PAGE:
Skip to main content
ARS Home » Midwest Area » Ames, Iowa » National Animal Disease Center » Infectious Bacterial Diseases Research » Research » Publications at this Location » Publication #191524


item Waters, Wade
item Palmer, Mitchell
item Thacker, Tyler
item Bannantine, John
item Vordermeier, H
item Hewinson, R
item Greenwald, R
item Esfandiari, J
item Mcnair, J
item Pollock, J

Submitted to: Clinical and Vaccine Immunology
Publication Type: Peer Reviewed Journal
Publication Acceptance Date: 3/27/2006
Publication Date: 6/1/2006
Citation: Waters, W.R., Palmer, M.V., Thacker, T.C., Bannantine, J.P., Vordermeier, H.M., Hewinson, R.G., Greenwald, R., Esfandiari, J., Mcnair, J., Pollock, J.M. 2006. Early Antibody Responses to Experimental Mycobacterium bovis Infection of Cattle. Clinical and Vaccine Immunology. 13(6):648-654.

Interpretive Summary: Cattle are routinely tested for tuberculosis by tuberculin skin testing as outlined in the USDA uniform methods and rules for the eradication of bovine tuberculosis in the United States. However, more convenient and specific tests are greatly needed. In the present study, it was determined that cattle experimentally infected with tuberculosis produce antibodies to the bacterium and that these antibodies are detectable by relatively simple laboratory methods. Since this technology is easily transferred to diagnostic laboratories, serological assays may prove practical for use in surveillance of tuberculosis infection in cattle. These methods should prove useful for the tuberculosis eradication program.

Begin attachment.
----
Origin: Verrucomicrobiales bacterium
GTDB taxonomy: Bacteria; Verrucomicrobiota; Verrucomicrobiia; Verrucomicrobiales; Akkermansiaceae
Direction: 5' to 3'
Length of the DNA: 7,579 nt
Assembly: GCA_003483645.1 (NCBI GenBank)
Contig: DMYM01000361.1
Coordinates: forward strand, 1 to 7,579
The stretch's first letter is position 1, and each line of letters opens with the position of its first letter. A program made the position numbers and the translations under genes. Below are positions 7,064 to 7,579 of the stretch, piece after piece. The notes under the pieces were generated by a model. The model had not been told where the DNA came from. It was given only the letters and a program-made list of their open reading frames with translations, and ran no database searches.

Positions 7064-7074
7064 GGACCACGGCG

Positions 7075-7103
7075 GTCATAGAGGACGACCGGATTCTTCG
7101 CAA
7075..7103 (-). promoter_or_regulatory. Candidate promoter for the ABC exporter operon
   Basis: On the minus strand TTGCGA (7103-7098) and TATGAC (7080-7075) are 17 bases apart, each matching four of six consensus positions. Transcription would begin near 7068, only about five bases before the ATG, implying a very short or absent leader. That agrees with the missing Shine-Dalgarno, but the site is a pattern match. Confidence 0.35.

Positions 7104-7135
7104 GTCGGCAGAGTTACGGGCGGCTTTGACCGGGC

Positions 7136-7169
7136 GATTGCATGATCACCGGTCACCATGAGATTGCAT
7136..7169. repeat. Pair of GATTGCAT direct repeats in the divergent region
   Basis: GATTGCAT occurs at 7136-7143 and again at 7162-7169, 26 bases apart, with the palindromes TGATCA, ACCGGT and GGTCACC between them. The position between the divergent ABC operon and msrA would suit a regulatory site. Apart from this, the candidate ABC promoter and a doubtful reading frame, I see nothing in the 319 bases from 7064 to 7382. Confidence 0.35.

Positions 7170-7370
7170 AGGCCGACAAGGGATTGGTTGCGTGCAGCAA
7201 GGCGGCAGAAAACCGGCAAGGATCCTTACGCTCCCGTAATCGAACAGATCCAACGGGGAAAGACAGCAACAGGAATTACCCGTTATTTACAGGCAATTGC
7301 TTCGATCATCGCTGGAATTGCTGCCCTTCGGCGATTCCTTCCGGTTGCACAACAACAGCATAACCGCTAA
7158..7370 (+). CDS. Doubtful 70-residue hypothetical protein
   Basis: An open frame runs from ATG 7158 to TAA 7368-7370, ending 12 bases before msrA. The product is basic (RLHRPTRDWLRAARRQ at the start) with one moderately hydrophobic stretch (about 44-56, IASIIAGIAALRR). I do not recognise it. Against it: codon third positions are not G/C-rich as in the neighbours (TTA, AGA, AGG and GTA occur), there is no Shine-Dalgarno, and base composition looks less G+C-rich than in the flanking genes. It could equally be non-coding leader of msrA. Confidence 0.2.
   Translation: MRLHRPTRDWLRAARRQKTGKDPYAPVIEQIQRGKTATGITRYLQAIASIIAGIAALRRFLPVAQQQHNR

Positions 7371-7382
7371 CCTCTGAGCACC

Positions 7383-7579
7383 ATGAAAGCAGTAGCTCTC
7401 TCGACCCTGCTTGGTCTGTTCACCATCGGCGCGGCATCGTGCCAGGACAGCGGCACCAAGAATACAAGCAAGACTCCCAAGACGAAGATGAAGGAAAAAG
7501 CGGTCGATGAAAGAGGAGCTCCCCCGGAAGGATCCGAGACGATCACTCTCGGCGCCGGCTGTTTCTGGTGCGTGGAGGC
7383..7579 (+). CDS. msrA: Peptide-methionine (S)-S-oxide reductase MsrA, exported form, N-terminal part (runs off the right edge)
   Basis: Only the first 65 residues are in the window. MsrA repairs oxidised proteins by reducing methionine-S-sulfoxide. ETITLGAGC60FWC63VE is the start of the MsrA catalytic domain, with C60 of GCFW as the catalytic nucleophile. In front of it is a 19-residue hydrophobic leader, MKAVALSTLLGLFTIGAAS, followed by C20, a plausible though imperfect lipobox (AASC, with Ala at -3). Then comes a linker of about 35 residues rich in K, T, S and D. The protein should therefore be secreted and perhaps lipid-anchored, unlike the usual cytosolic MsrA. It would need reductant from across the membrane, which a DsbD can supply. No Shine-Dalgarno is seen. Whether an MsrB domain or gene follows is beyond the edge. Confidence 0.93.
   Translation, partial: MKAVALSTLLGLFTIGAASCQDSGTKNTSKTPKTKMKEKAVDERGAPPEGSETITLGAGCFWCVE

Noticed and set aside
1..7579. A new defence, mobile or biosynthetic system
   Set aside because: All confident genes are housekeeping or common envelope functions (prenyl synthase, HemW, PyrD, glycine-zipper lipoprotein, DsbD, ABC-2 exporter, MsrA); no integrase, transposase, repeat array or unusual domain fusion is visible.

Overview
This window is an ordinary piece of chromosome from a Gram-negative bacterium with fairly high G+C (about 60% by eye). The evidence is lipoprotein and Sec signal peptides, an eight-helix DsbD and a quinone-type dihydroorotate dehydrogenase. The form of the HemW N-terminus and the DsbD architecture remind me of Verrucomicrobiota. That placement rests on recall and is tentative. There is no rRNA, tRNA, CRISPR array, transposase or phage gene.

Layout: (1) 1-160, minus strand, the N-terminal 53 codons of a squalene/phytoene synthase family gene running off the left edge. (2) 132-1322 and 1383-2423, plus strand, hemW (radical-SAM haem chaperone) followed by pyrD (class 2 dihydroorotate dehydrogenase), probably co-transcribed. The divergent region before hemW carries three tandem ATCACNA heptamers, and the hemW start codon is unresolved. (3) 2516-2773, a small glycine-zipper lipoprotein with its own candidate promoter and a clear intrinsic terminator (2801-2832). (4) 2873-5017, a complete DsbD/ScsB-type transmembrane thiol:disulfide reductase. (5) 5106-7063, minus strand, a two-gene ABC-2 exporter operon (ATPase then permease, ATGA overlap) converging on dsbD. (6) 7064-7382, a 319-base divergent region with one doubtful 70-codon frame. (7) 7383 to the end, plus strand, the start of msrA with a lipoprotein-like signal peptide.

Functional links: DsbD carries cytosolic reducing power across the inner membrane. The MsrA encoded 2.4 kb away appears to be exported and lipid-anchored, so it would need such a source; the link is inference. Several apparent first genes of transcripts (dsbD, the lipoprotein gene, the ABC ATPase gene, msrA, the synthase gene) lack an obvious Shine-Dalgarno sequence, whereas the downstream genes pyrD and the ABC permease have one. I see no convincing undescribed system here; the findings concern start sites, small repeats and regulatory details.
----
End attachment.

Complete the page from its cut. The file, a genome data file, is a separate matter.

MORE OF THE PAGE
Technical Abstract: Bovine tuberculosis persists as a costly zoonotic disease in numerous countries despite extensive eradication and control efforts. Sequential serum samples obtained from Mycobacterium bovis infected cattle were evaluated for seroreactivity to mycobacterial antigens. Animals received M. bovis either by aerosol, intratonsil, intranasal, or intratracheal inoculation. Assays included the multi-antigen print immunoassay for determination of antigen recognition patterns, immunoblot for sensitive kinetic studies, and VetTB STAT-PAK™ test – a lateral flow, rapid test. Responses to MPB83 were detected for all M. bovis-infected animals, regardless of the route or strain of M. bovis used for inoculation. Other less commonly recognized antigens included ESAT-6, CFP-10, and MPB70. Responses to MPB83 were detectable as early as 4 wks after inoculation, were boosted upon injection of PPD’s for skin testing, and persisted throughout the course of each of the 4 challenge studies. MPB83-specific IgM was detected prior to that of IgG; however, these early IgM responses rapidly waned demonstrating a benefit of tests that detect both IgM- and IgG-specific antibody. The VetTB STAT-PAK™ test detected responses in sera from 60% (15/25) of the animals by 7 wks after challenge and 96% (24/25) by 18 wks. These findings demonstrate the potential for antibody-based tests in the early detection of M. bovis infection in cattle.